HARTFORD — Gov. Ned Lamont on Tuesday again ruled out giving school districts the option of switching to remote instruction as record numbers of students and school employees are testing positive for COVID-19.
A coalition of unions representing 60,000 public school teachers and other workers released survey results Tuesday showing overwhelming support for giving school superintendents the flexibility to move to virtual learning for a short period of time without requiring remote days be made up.
Lamont reiterated he has no intention of making remote instruction an option and modifying state law again so remote learning days do not have to be counted toward the statutory requirement for a 180-day school year.
“I can tell you that all of our schools are open, and not many states are able to make that case,” he said during a virtual news briefing.
A record 7,612 students and 2,388 school staff members tested positive for COVID-19 in the latest weekly reporting period that ended Jan. 6 amid another statewide surge in infections. The next weekly update is due Thursday.
In Waterbury, school officials shifted the city’s five public high schools and three middle schools to half days this week to combat staffing shortages. Some 347 of the school district’s 2,736 employees were out of work Tuesday, with 241 testing positive for COVID-19. There were also 15 school bus drivers out of work.
When informed of the situation in Waterbury, Lamont said he believes that a half day of in-person instruction beats a full-day of remote instruction.
“A, it is not ideal. B, it is a lot better than learning via Zoom. I think we’ve found that out. I tried to suggest, I hope we’re bending the curve, so to speak, in terms of more people coming back to work than people infected and leaving,” he said.
The Board of Education Union Coalition reported Tuesday that 88% of the 5,500 teachers, paraprofessionals, school bus drivers and monitors, custodians, nurses, and support staff who responded to its recent survey support a short-term remote learning option.
The Lamont administration has told schools that remote learning will only be allowed on a class-by-class basis when there are significant COVID-19 infections. Exceptions are allowed for students in special circumstances, such as a medical condition that makes them or a family member unusually susceptible to the virus.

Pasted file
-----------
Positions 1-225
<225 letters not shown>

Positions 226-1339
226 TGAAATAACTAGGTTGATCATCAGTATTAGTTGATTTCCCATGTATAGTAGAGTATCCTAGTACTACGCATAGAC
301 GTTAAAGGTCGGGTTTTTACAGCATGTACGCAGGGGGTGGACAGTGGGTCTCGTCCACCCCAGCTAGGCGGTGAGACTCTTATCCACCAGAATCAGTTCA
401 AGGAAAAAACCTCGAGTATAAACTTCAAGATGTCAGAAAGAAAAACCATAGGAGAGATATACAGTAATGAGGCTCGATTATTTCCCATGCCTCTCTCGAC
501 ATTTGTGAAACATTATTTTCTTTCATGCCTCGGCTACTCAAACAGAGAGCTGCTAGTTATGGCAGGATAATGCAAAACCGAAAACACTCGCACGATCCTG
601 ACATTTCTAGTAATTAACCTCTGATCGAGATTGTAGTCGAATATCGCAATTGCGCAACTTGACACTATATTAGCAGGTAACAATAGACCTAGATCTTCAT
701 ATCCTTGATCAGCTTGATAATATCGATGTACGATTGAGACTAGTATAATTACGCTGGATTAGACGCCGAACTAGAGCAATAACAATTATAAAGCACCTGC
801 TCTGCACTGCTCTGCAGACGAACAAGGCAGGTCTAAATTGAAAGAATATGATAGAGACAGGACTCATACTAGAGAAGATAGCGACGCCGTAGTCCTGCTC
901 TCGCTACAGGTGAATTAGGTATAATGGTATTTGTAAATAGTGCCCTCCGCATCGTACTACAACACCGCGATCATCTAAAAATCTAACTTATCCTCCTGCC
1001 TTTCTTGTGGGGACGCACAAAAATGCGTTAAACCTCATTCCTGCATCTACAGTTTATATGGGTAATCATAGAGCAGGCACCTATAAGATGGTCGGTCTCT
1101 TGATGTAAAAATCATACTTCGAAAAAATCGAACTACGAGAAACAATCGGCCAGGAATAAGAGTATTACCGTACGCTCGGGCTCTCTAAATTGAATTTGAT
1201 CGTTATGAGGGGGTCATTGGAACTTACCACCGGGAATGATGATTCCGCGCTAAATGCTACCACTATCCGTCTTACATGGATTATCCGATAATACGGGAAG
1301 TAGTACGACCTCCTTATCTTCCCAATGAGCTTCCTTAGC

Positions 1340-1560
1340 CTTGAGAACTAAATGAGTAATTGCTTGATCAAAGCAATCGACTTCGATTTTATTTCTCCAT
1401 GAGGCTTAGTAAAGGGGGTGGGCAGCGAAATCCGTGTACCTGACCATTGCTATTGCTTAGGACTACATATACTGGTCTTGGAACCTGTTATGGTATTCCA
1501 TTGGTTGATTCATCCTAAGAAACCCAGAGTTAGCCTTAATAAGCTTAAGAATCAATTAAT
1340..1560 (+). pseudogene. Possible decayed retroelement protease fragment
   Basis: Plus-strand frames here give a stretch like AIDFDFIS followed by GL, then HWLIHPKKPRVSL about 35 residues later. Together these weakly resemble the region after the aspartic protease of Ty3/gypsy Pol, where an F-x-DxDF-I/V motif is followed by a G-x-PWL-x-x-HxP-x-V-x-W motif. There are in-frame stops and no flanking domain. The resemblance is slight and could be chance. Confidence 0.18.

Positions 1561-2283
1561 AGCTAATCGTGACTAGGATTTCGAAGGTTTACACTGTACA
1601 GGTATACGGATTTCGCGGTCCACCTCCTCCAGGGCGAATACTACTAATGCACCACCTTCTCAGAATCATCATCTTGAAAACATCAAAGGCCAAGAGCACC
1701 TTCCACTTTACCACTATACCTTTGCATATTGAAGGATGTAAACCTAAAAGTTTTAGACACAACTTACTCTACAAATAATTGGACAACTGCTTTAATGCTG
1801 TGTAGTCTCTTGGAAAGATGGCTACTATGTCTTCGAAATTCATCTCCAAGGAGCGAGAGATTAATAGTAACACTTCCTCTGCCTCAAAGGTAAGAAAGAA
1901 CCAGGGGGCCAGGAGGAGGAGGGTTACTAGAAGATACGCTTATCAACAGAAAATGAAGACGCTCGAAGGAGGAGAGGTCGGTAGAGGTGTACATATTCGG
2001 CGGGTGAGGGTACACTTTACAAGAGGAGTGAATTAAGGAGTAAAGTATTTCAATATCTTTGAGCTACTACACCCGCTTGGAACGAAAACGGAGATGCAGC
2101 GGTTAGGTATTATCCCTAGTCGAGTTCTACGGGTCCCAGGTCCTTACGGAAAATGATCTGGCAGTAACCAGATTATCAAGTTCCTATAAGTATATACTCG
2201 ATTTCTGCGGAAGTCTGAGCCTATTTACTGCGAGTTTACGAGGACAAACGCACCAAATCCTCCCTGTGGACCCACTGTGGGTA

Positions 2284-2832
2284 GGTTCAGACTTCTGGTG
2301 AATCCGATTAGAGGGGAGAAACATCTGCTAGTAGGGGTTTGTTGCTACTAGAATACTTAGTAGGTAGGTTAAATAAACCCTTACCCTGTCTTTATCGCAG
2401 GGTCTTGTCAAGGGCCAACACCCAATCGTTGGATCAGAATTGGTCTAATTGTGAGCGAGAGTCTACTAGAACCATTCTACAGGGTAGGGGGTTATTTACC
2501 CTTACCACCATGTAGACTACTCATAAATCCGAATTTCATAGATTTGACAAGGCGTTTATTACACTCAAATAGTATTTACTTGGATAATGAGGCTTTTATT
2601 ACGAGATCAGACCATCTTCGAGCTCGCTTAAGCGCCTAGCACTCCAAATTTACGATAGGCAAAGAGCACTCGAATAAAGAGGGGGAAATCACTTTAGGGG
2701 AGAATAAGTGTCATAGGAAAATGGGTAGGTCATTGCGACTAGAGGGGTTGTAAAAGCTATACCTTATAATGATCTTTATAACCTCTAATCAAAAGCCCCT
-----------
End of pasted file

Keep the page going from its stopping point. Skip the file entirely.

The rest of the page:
The union survey also found 62% of responding school employees reported they do not have the supplies and protocols in place to feel safe performing their jobs, including masks and testing.
Lamont said he believes the actions that have been taken are protecting students and school staff. He pointed to the state’s distribution of 620,000 COVID-19 tests to private and public schools and 6 million N95 masks to state residents.
“Right now, I think it is working. I appreciate there are teachers who want us to do more, and every day we are going to try to do more,” he said.
State health officials on Tuesday reported 6,751 new cases of COVID-19, and a daily positivity rate of nearly 24% based on 28,312 newly reported molecular and antigen test results. There now have been 611,687 cases reported in the state outbreak.
There was a net increase of 31 patients hospitalized with laboratory-confirmed cases of COVID-19 to 1,920 statewide. The patient count Tuesday was 52 shy of the pandemic high recorded back in April 2020, six weeks into the state’s outbreak.
There were 663 patients hospitalized in New Haven County and 513 patients hospitalized in Hartford County, new daily pandemic highs for the two counties. There were 497 patients hospitalized in Fairfield County.
State health official reported 1,292 of the patients hospitalized Tuesday were not fully vaccinated.
More than 3.2 million state residents have received at least a first vaccine dose, more than 2.6 million are fully vaccinated, and more than 1.1 million have received a booster dose, according to the Centers for Disease Control and Prevention.